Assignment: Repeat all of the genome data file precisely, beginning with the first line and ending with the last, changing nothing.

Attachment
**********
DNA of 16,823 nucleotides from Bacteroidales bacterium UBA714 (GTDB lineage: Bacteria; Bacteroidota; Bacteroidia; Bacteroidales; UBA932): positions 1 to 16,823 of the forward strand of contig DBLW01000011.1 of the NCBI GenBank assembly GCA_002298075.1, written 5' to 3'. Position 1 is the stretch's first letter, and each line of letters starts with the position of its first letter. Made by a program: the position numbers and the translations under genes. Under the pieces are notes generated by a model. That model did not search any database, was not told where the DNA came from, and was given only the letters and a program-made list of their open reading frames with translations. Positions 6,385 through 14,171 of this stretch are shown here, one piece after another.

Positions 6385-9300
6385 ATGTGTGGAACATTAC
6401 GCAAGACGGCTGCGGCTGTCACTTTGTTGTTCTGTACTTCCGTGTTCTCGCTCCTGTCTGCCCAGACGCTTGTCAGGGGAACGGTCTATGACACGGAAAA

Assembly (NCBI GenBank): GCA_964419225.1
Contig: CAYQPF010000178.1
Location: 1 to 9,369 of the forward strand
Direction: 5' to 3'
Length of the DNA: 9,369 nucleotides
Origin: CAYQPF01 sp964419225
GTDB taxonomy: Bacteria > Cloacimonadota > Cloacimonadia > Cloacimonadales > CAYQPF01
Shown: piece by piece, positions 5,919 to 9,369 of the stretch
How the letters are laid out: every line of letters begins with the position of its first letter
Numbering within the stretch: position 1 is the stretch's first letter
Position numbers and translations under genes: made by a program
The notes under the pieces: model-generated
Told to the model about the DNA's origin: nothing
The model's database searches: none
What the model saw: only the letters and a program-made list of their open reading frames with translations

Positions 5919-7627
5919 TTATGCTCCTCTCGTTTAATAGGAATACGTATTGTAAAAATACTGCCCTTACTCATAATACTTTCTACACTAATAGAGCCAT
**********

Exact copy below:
DNA of 16,823 nucleotides from Bacteroidales bacterium UBA714 (GTDB lineage: Bacteria; Bacteroidota; Bacteroidia; Bacteroidales; UBA932): positions 1 to 16,823 of the forward strand of contig DBLW01000011.1 of the NCBI GenBank assembly GCA_002298075.1, written 5' to 3'. Position 1 is the stretch's first letter, and each line of letters starts with the position of its first letter. Made by a program: the position numbers and the translations under genes. Under the pieces are notes generated by a model. That model did not search any database, was not told where the DNA came from, and was given only the letters and a program-made list of their open reading frames with translations. Positions 6,385 through 14,171 of this stretch are shown here, one piece after another.

Positions 6385-9300
6385 ATGTGTGGAACATTAC
6401 GCAAGACGGCTGCGGCTGTCACTTTGTTGTTCTGTACTTCCGTGTTCTCGCTCCTGTCTGCCCAGACGCTTGTCAGGGGAACGGTCTATGACACGGAAAA

Assembly (NCBI GenBank): GCA_964419225.1
Contig: CAYQPF010000178.1
Location: 1 to 9,369 of the forward strand
Direction: 5' to 3'
Length of the DNA: 9,369 nucleotides
Origin: CAYQPF01 sp964419225
GTDB taxonomy: Bacteria > Cloacimonadota > Cloacimonadia > Cloacimonadales > CAYQPF01
Shown: piece by piece, positions 5,919 to 9,369 of the stretch
How the letters are laid out: every line of letters begins with the position of its first letter
Numbering within the stretch: position 1 is the stretch's first letter
Position numbers and translations under genes: made by a program
The notes under the pieces: model-generated
Told to the model about the DNA's origin: nothing
The model's database searches: none
What the model saw: only the letters and a program-made list of their open reading frames with translations

Positions 5919-7627
5919 TTATGCTCCTCTCGTTTAATAGGAATACGTATTGTAAAAATACTGCCCTTACTCATAATACTTTCTACACTAATAGAGCCAT